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By Toby SkinnerNovember 2nd 2020

Misa Hay is the founder of the Shetland Wool Adventures, running knitting tours of the islands and a beautiful new magazine. She explains her longstanding passion for the islands’ rich knitting culture.

How did you first become interested in Shetland knitting and textiles?

I’ve always had an appreciation for design and craftsmanship. And I love wool, as it is a wonderful natural material that we should be using more. It is very durable and it has excellent properties such as being renewable, biodegradable, breathable and brilliant for wearing in all seasons. Luckily, after falling out of fashion for several years, we’re now rediscovering this wonderful fibre.

In Shetland, we are very lucky to have the Native Shetland Sheep breed which was probably brought to the isles by Viking settlers. The native sheep are very hardy, and keeping them needs little human intervention. Ronnie Eunson described the uniqueness of this breed really well: ‘In essence; the Shetland sheep epitomises a sustainable system: It can get what it needs from its surroundings, as long as they are not overstocked. It can produce a lamb every year and a fleece. It can do all this and help combat climate change.’

How did you come to found Shetland Wool Adventures?

Many of my previous jobs were about promoting Shetland and what’s unique about it. For me, the local textile heritage has alway been an important part of this, and I’ve always been passionate about safeguarding and promoting this sustainable practice that has been passed from generations to generations. I had the privilege to be involved in organising Shetland Wool Week from its beginnings right until 2018, watching it become Shetland’s biggest annual event.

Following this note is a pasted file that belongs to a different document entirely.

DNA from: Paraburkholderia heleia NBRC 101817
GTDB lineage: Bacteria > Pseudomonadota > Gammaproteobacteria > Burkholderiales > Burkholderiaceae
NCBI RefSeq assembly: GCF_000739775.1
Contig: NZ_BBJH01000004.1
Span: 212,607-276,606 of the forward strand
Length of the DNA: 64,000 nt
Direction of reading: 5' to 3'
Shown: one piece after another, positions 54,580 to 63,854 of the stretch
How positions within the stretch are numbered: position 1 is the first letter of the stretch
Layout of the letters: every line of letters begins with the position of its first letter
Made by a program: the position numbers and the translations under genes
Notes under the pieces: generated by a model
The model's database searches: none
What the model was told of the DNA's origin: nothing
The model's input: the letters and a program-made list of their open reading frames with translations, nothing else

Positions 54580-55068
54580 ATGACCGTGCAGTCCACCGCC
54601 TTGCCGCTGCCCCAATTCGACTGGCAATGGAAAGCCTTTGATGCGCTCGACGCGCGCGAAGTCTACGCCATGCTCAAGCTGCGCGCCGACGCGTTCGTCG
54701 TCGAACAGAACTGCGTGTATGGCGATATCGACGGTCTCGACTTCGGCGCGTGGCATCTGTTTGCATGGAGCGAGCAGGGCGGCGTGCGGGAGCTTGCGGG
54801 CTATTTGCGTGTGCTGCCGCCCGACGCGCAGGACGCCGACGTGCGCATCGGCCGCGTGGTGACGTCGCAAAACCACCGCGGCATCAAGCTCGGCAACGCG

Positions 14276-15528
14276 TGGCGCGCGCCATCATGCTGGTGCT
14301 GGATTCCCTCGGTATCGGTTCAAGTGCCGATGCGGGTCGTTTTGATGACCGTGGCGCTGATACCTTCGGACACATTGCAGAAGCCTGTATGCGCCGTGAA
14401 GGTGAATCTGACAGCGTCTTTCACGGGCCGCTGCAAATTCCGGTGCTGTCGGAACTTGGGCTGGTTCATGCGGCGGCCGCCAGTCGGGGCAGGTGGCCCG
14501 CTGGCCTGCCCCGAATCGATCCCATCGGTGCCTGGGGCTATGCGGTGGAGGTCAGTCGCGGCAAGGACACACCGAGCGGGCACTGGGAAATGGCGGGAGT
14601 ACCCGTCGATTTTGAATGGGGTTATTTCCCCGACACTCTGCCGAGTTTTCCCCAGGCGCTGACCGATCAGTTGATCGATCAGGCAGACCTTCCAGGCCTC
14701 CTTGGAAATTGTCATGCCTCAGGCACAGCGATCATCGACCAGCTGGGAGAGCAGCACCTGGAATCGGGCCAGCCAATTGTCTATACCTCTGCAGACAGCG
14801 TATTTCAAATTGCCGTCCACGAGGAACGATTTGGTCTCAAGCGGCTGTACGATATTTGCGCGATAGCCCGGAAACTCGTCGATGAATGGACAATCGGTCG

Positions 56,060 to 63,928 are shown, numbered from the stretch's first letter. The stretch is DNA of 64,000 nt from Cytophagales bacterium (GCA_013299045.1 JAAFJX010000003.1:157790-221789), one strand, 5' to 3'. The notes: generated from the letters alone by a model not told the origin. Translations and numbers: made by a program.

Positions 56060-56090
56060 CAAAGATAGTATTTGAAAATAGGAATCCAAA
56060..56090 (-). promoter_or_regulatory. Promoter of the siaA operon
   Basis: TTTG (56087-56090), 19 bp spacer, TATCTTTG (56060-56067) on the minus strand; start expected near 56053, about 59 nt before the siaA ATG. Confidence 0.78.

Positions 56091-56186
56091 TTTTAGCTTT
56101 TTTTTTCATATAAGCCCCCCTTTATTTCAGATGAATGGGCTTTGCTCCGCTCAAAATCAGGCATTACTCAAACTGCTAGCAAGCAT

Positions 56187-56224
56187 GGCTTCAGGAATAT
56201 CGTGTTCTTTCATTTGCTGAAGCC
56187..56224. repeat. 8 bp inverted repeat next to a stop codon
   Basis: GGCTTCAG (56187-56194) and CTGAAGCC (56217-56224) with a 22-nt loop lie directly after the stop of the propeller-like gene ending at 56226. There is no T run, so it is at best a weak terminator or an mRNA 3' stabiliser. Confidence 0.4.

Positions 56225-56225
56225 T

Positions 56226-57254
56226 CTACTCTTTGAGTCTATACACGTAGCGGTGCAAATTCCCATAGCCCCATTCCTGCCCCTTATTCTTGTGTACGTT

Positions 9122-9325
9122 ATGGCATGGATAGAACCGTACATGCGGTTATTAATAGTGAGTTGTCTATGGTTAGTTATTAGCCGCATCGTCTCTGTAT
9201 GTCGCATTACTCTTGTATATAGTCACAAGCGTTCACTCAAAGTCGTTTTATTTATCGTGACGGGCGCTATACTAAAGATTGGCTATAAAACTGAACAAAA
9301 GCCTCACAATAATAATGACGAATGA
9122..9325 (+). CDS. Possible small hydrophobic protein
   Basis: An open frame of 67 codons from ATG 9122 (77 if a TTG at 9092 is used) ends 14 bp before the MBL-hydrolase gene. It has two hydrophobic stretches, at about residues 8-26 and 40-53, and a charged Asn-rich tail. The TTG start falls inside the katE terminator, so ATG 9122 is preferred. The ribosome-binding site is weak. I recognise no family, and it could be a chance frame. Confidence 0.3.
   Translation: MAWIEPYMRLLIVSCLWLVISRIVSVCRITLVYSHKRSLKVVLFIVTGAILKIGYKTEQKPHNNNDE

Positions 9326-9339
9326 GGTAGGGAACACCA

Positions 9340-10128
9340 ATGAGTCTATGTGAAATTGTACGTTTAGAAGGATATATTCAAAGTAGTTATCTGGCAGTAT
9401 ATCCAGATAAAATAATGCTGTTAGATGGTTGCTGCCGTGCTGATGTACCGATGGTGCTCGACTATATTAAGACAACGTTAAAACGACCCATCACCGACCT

I’ve always been passionate about safeguarding and promoting this sustainable practice that has been passed from generations to generations.

Shetland Wool Adventures seemed like a natural next step. There were no knitting tours operators in Shetland in 2016, and I knew there was a demand there, so I decided to give it a go, launching just a handful of tours on the side of my full time job. Since then, the demand has grown fast, especially from North America. In 2018 I launched the Knitting & Hiking option which became particularly popular. It’s a real privilege to be able to meet people from around the world and make wonderful Shetland experiences for them.

What makes Shetland textiles special to you?

Shetland has something that makes it truly stand out – a rich, living textile heritage and a vibrant and creative textile manufacturing scene. In recent years the industry has begun revitalising its present and rediscovering its past. Whether it’s because people care more about the provenance of their clothing or are tired of mass consumption, Shetland is slowly rebuilding its reputation for creating outstanding, high quality and lasting knitwear. There has been a huge global resurgence in crafts, in particular hand-knitting which, for millions of knitters worldwide, is focusing attention on Shetland.